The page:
It all began running sprints and eating like a caveman when I was in treatment, Spring of 2011. Sober for only a number of days I could count on one hand. The most in ten years. Overwhelmed with fear, anxiety and physically wrenched after days of delirium tremens, I was asked to turn it over to something greater than myself. “What the hell does that mean?” I kept asking myself. “And where do I begin?” I thought.
There was the Big Book of Alcoholics Anonymous that was handed to me upon arrival. There was also a mystical arrival of a book titled “The Evolution Fitness Diet” by Arthur DeVany. I don’t know how this book made it into my pack. I mean, I didn’t even remember to pack underwear.
Confused, lost, and desperate, I turned to DeVany’s book because it was the only thing that made any goddamn sense as I struggled to stay afloat in an ocean of uncertainty and confusion. “Move as if your life depends on it, because it does.” he wrote. And I did. And it was here, where the journey in discovering my body, I discovered my soul, all began.
Those Twenty-Eight days in treatment were the longest, quickest days I’ve ever lived. I feared leaving. “What am I going to do instead of drinking and drugging?” I obsessed. It was all I ever knew and I had no clue how to live a sober minute out in the real world. I didn't know where to start, so I simply made a list of possibilities for once I left treatment.
My “NED (New Evolution Diet) group” turned out to be a CrossFit community just blocks down the street from my sober house.
This story is about how CrossFit supported my life in the most transformative and challenging time of my life. And really, how it still does, almost seven sober years later.
For whatever reason, CrossFit for me is the perfect storm of strength, technique, endurance, focus and intensity. Very often, after the workout is finished, I collapse or completely surrender to the hammering of physical exhaustion and mental fatigue. I keel over and collapse to floor, lying on my back, staring at the ceiling. My lungs on fire; heart pounding nearly out of my chest. And smiling. Yes, smiling. I know I am right where I need to be and feeling exactly what I need to be feeling - inviting in gratitude for the work I’ve done and the health and ability to do so.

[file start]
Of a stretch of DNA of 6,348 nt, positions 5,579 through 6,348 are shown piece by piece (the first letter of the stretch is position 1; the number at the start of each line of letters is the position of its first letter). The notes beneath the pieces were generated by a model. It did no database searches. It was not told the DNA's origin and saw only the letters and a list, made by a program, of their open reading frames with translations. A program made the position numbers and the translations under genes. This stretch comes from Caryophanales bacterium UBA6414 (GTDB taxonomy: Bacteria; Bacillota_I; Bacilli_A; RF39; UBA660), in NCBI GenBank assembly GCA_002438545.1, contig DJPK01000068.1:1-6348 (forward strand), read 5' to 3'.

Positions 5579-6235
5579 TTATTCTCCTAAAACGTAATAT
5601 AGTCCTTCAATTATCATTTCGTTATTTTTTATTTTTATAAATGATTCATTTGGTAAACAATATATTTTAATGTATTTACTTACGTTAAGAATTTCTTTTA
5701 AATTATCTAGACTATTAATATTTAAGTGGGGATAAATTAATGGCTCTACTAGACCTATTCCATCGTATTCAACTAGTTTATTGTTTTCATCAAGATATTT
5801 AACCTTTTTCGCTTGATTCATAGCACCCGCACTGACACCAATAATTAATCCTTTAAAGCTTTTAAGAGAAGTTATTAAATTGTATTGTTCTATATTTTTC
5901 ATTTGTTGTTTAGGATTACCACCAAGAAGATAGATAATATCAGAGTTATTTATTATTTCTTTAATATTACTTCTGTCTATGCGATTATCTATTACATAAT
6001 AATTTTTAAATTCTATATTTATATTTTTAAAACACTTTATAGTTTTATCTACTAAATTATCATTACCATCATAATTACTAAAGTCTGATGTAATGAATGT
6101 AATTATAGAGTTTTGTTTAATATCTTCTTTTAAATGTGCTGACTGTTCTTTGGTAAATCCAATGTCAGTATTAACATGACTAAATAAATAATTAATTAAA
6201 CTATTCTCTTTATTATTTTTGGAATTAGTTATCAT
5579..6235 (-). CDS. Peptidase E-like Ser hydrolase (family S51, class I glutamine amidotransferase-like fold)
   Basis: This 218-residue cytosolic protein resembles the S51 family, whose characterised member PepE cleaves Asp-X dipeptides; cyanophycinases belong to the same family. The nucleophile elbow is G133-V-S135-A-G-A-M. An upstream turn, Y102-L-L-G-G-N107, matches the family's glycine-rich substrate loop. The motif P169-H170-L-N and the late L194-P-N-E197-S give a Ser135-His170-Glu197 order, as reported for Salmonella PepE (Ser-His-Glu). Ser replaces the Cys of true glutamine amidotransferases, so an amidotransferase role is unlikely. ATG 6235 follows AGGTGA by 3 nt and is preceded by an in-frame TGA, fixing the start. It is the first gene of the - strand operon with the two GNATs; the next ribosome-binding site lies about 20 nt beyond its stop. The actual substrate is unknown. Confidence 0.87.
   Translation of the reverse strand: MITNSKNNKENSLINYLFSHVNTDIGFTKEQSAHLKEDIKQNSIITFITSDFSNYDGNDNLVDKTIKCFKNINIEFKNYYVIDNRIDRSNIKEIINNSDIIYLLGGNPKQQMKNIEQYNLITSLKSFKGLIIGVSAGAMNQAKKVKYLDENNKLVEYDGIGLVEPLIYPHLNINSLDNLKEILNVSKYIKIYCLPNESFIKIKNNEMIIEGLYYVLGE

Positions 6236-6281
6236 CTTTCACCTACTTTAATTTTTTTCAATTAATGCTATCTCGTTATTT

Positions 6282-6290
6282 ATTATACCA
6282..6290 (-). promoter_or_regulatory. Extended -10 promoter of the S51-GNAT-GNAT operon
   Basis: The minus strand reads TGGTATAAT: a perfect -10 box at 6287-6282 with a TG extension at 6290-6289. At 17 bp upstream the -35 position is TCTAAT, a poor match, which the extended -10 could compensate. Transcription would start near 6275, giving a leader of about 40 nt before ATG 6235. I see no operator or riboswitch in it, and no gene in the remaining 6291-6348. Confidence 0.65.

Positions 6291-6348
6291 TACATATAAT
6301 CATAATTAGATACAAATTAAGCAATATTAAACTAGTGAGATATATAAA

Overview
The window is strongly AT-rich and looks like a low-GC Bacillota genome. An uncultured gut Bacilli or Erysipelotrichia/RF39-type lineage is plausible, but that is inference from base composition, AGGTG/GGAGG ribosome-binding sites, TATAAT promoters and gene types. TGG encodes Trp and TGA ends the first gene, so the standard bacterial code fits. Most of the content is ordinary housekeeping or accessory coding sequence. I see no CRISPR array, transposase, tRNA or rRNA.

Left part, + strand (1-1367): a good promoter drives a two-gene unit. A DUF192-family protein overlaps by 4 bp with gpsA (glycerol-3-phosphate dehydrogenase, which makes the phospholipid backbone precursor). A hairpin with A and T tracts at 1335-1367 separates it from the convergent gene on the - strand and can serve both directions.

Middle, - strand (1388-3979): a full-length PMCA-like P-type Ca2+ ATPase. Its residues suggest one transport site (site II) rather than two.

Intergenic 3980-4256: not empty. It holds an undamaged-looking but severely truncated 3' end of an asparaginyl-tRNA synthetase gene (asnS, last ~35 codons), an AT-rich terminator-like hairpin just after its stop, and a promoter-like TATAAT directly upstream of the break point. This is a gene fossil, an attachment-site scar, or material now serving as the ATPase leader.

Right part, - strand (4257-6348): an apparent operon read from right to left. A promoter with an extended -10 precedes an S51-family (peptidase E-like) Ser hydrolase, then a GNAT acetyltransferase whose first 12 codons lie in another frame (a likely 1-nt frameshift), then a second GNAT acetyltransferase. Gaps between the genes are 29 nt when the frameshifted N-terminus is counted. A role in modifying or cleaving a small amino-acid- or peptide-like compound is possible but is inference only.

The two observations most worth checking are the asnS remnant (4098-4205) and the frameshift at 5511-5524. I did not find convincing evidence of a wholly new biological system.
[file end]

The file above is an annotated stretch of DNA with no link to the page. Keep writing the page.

For me, CrossFit is a celebration of the physical connection to the body, mind and spirit. So often, when I contemplate the workout ahead of me, I almost think it impossible, or at least highly unlikely. And maybe more often than not, I don’t want to do the workout. But never has there been a time when I did something I didn’t want to do in the Crossfit gym and regretted it. I see this paralleled in countless other decisions I've made in living my life sober - more on this later...
There is no satisfaction or greater sense of accomplishment than completing a CrossFit workout. And it doesn’t matter if I finish first or I finish last. It is afterall a celebration and I take stock in being grateful for the physical capacity and capability I was just honored to participate in. It’s all about discovering my inner strength more than my physical limit.
I believe that this is the foundation of my discipled self. It is my practice for what I face in my day to day life. It brings intention, focus and purpose to all that I do. How deep can I connect and pay attention to what has heart and meaning in the most challenging of moments?
And let me not forget about the sense of community that is the lifeblood of CrossFit. In the community I am a member of, I am accounted for and I experience an extraordinary sense of belonging. It is a shared experience, as everyone is asked to complete the same task at hand. And no one is ever left alone. I am never judged, only accepted. I am greeted when I walk in the door and handed high-fives or fist-bumps from multiple members after the workout.
My participation, my simple act of showing up has inspired and forever changed my outlook and direction in life. I have been blessed to have met the people that care about me - and in return - I care for them just the same. These relationships I’ve formed, the culture we crave and create together is my lifeblood. It’s what keeps me coming back and growing stronger.
Perhaps this is a tribe, and in that tribe, I am a warrior. Everyone is, whether they know it or not. In this tribe, it is not about who is the best, but rather your heart and soul’s effort. It’s focus and discipline is strength and agility, and not just physically, but your whole being: physically, emotionally and spiritually. This is what I call living a life of mastery.
It is my hope that perhaps you see yourself in my story, or possibly, where you want to be or the direction you want to go. If so, I invite you to join the Wyld Joy tribe - a tribe that will gracefully share their heart and soul with you. Trudging the road of happy destiny, together.
P.S. You're invited to join Wyld Joy every Sunday at 2PM for a donation-based fitness class. More information here. Feel free to write firstname.lastname@example.org with any questions.
*Photo Credit: Chris Edrington